# Simplifying Game-Based Definitions

## Abstract

Often the simplest way of specifying game-based cryptographic definitions is apparently barred because the adversary would have some trivial win. Disallowing or invalidating these wins can lead to complex or unconvincing definitions. We suggest a generic way around this difficulty. We call it *indistinguishability up to correctness*, or IND\(\vert \)C. Given games \({{\text {G}}}\) and \({{\text {H}}}\) and a correctness condition \({{\text {C}}}\) we define an advantage measure \({\mathbf {Adv}_{{{\text {G}}},{{\text {H}}},{{\text {C}}}}^{{\text {indc}}}}\) wherein \({{{\text {G}}}}\)/\({{{\text {H}}}}\) distinguishing attacks are effaced to the extent that they are inevitable due to \({{\text {C}}}\). We formalize this in the language of *oracle silencing*, an alternative to exclusion-style and penalty-style definitions. We apply our ideas to a domain where game-based definitions have been cumbersome: stateful authenticated-encryption (sAE). We rework existing sAE notions and encompass new ones, like replay-free AE permitting a specified degree of out-of-order message delivery.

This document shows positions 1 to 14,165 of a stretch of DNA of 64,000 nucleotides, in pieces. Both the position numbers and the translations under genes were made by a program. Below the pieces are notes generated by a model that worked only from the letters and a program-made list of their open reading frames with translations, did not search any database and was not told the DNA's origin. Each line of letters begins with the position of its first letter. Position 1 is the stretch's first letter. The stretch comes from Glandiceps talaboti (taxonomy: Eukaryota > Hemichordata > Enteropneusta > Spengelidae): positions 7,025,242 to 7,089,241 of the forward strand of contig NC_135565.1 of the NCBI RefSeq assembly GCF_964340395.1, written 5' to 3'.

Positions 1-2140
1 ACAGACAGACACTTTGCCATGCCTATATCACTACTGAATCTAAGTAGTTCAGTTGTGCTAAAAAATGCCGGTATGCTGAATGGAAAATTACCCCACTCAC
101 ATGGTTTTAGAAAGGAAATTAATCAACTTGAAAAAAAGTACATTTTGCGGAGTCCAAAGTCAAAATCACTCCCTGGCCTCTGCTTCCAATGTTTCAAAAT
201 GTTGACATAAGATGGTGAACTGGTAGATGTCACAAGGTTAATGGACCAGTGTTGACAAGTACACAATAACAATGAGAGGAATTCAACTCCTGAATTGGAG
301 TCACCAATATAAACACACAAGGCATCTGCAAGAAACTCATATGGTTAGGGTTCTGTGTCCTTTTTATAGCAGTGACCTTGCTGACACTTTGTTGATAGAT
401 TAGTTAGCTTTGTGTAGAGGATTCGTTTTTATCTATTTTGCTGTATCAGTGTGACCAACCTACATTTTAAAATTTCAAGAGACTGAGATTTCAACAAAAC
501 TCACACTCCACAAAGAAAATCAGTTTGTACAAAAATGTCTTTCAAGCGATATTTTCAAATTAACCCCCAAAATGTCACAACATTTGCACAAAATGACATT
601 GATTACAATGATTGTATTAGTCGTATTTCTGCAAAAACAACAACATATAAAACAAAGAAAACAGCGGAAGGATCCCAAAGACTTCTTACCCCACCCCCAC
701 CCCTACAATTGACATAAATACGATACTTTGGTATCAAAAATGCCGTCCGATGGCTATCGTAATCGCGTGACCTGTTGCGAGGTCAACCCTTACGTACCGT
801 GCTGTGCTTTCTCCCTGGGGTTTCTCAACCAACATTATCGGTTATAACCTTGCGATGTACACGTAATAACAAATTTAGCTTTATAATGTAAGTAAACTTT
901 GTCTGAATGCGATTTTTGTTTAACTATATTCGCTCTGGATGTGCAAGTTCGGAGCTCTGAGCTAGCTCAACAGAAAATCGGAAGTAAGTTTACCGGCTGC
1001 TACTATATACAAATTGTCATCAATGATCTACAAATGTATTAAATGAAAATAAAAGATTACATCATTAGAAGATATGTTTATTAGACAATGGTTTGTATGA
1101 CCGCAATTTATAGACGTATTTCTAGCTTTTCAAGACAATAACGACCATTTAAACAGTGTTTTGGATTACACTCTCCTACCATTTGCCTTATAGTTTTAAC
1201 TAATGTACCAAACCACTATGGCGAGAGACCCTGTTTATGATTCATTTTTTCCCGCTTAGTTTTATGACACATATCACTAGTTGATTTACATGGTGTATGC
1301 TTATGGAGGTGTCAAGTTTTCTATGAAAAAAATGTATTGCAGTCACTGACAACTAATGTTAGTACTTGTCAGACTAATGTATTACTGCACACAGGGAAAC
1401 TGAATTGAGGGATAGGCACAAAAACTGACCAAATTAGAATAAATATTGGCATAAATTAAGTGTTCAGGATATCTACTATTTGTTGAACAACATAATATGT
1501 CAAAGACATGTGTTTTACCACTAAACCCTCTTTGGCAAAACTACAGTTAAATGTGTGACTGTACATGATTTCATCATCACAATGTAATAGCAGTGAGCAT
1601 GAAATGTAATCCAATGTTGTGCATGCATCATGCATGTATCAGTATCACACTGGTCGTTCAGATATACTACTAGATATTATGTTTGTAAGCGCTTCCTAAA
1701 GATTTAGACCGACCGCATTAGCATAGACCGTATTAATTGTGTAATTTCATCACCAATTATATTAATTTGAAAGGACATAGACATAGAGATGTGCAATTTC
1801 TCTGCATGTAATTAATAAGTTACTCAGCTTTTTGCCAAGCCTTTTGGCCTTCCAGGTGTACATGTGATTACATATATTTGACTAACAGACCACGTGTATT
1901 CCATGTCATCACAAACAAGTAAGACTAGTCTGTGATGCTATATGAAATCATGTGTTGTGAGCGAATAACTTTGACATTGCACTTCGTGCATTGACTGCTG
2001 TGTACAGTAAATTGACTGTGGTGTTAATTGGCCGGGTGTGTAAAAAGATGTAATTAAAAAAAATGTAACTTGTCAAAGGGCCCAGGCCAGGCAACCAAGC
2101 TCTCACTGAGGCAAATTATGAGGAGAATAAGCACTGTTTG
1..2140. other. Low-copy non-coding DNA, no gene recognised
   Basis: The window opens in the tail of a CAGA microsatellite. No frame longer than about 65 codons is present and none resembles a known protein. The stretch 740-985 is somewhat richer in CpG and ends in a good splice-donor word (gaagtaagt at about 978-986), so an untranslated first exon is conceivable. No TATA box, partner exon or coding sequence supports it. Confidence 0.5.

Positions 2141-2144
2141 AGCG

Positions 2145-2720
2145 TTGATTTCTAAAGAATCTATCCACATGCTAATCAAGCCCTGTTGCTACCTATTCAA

## Keywords

Indistinguishability Oracle silencing Provable security Stateful authenticated encryption## Notes

### Acknowledgments

Many thanks to anonymous reviewers of this paper, whose questions motivated the addition of Sect. 5. Thanks to the NSF, which provided funding for this work under grants CNS 1314885 and CNS 1717542.

## Supplementary material

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